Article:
Tuesday, January 24, 2012

1806 Halbert

This is a photo of the house I grew up in after it burned last week in a fire.  According to the news article, the fire started in the other end of the house, went through the attic and left the house a "total loss."  My parents haven't lived there in 20 years but just this Christmas, my siblings and I were talking about it, remembering our phone number and other details about the house.

As recently as three days ago, before I heard about the fire, I was "walking" through it in my imagination, remembering things like the textured wallpaper on the walls of the entry way and my brothers' homemade bunk beds and the spot in my parents' bedroom where I used to sit and talk to my mom while she got ready to go out with my dad at night.  My dad was a school superintendent and so chances are good that they were going out to a high school athletics banquet or an elementary PTA fundraiser but I always thought my mom looked so pretty and glamorous as I sat on the bed and talked to her in the little dressing area outside her bathroom.

My room was upstairs--the only room upstairs, actually.  I imagined it to be a writer's loft (like Jo's in Little Women, for you male readers) or pretended it was my own apartment as I got older.  Eventually, my little sister joined me there.  When I was a teenager, she was just a preschooler and we would brush each others' hair at night if she was still awake when I came upstairs.  We could sit on the desk and look out the big window and watch the fireworks at Ft. Hood on the Fourth of July -- the same window that my boyfriend threw little pebbles at in the middle of the night until I started yelling for my dad, not really getting the point.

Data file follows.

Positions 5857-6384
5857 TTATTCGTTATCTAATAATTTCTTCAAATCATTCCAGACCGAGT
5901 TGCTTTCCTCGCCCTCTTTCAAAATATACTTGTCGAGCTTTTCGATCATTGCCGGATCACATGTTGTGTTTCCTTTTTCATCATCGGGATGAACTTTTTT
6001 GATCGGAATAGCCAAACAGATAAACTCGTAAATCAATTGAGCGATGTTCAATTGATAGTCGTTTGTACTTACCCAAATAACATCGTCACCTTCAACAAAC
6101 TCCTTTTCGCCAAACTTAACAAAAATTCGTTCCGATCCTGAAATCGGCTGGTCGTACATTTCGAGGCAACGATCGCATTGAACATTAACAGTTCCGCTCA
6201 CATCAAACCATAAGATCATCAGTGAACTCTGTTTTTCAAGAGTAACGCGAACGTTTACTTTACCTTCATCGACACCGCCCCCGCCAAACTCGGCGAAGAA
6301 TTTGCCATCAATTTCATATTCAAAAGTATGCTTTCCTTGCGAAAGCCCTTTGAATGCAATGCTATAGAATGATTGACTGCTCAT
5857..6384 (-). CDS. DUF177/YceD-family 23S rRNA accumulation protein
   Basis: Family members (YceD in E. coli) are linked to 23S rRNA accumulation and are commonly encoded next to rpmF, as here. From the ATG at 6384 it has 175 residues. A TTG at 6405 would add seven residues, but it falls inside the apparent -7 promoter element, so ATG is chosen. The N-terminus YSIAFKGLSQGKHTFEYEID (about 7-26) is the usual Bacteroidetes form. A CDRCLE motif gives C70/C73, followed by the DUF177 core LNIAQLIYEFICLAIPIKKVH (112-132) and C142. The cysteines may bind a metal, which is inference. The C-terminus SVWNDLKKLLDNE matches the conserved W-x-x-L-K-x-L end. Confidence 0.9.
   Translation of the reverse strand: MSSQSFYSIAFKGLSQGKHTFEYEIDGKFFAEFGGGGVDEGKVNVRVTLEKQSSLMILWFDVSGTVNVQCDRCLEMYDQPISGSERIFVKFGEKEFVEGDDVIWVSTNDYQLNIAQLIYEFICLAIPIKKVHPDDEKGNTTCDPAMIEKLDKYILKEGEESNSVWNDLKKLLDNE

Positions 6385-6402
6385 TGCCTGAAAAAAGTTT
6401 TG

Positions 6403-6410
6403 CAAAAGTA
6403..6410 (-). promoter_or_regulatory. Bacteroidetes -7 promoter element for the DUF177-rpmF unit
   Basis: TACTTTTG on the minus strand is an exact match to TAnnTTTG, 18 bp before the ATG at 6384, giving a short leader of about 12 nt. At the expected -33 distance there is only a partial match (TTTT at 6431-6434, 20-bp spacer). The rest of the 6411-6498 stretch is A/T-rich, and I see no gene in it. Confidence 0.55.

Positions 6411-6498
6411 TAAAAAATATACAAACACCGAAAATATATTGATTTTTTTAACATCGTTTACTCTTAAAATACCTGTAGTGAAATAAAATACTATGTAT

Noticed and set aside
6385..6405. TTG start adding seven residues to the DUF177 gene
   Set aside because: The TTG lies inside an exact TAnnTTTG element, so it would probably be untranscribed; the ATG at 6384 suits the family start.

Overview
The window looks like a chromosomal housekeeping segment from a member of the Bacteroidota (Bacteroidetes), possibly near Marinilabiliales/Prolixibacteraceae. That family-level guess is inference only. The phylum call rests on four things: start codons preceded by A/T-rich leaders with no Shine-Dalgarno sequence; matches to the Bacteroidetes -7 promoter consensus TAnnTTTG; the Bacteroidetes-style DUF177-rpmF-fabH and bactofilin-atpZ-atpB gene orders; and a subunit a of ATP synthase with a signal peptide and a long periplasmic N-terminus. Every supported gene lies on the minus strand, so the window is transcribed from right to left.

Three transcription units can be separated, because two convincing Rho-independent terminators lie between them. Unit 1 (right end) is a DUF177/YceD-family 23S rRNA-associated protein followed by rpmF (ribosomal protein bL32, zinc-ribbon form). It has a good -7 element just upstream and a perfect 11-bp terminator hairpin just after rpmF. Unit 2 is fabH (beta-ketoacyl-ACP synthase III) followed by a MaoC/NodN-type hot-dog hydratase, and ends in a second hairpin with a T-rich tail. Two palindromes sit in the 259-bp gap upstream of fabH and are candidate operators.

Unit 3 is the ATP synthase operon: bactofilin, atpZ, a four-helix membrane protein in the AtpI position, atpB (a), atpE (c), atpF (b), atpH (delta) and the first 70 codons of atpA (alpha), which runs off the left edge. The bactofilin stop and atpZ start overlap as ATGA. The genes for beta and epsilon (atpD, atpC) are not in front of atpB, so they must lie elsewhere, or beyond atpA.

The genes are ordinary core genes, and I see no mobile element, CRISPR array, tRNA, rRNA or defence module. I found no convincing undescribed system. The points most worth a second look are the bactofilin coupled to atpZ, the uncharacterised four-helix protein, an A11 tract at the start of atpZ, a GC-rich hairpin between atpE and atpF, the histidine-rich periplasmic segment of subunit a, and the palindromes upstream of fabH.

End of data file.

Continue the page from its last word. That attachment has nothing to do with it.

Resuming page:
Every boy I dated visited me in that house and we would sit in the game room for privacy if you can call it privacy when your parents and little brothers walk in every ten minutes.  Later, I would sit out in the car with boyfriends in the dark until dad would flick the porch lights on and off, signaling me to come inside.  When C and I went home for the first time after our wedding, that was the first time I had a boy in my room in that house.

I remember every detail . . . my dad's study with the tall bookshelves and the wooden desk, the chrome and yellow vinyl dinette in the  kitchen (guess whose job it was to clean the chrome?), the big nubby sofa in the den sideways to the TV that was only occasionally turned on.  I remember sitting on the stairs and reading the Chronicles of Narnia as fast as I could, hoping no one would call me to put my book away and come in and talk to the relatives.  I remember doing puzzles and playing games my senior year when we had almost a whole week of unheard-of snow days.

There were happy times in that house and unhappy times too but for me, there were far more of the one than the other.  Mostly there were the ordinary times of family life, an imperfect family full of genuine caring and faith, all doing the best they could.

Friday, January 20, 2012

A prayer

I've been feeling pretty melancholy for about a week now, just pervasively sad about the world (the big world as well as my little corner of it) and increasingly skeptical about my ability to make a difference in it.  I'm aware that this is a risk in my profession and I've been remarkably free from it for 23 years but the last week has been hard.  So it's in that context that I read this prayer this morning and it made me tear up and it made me feel the stirrings of hope.  (Also, this is a prayer written by Franciscans posted on Facebook by a Quaker and then copied by a Baptist . . . that right there makes me just a little happy.)  I hope it speaks to you as well.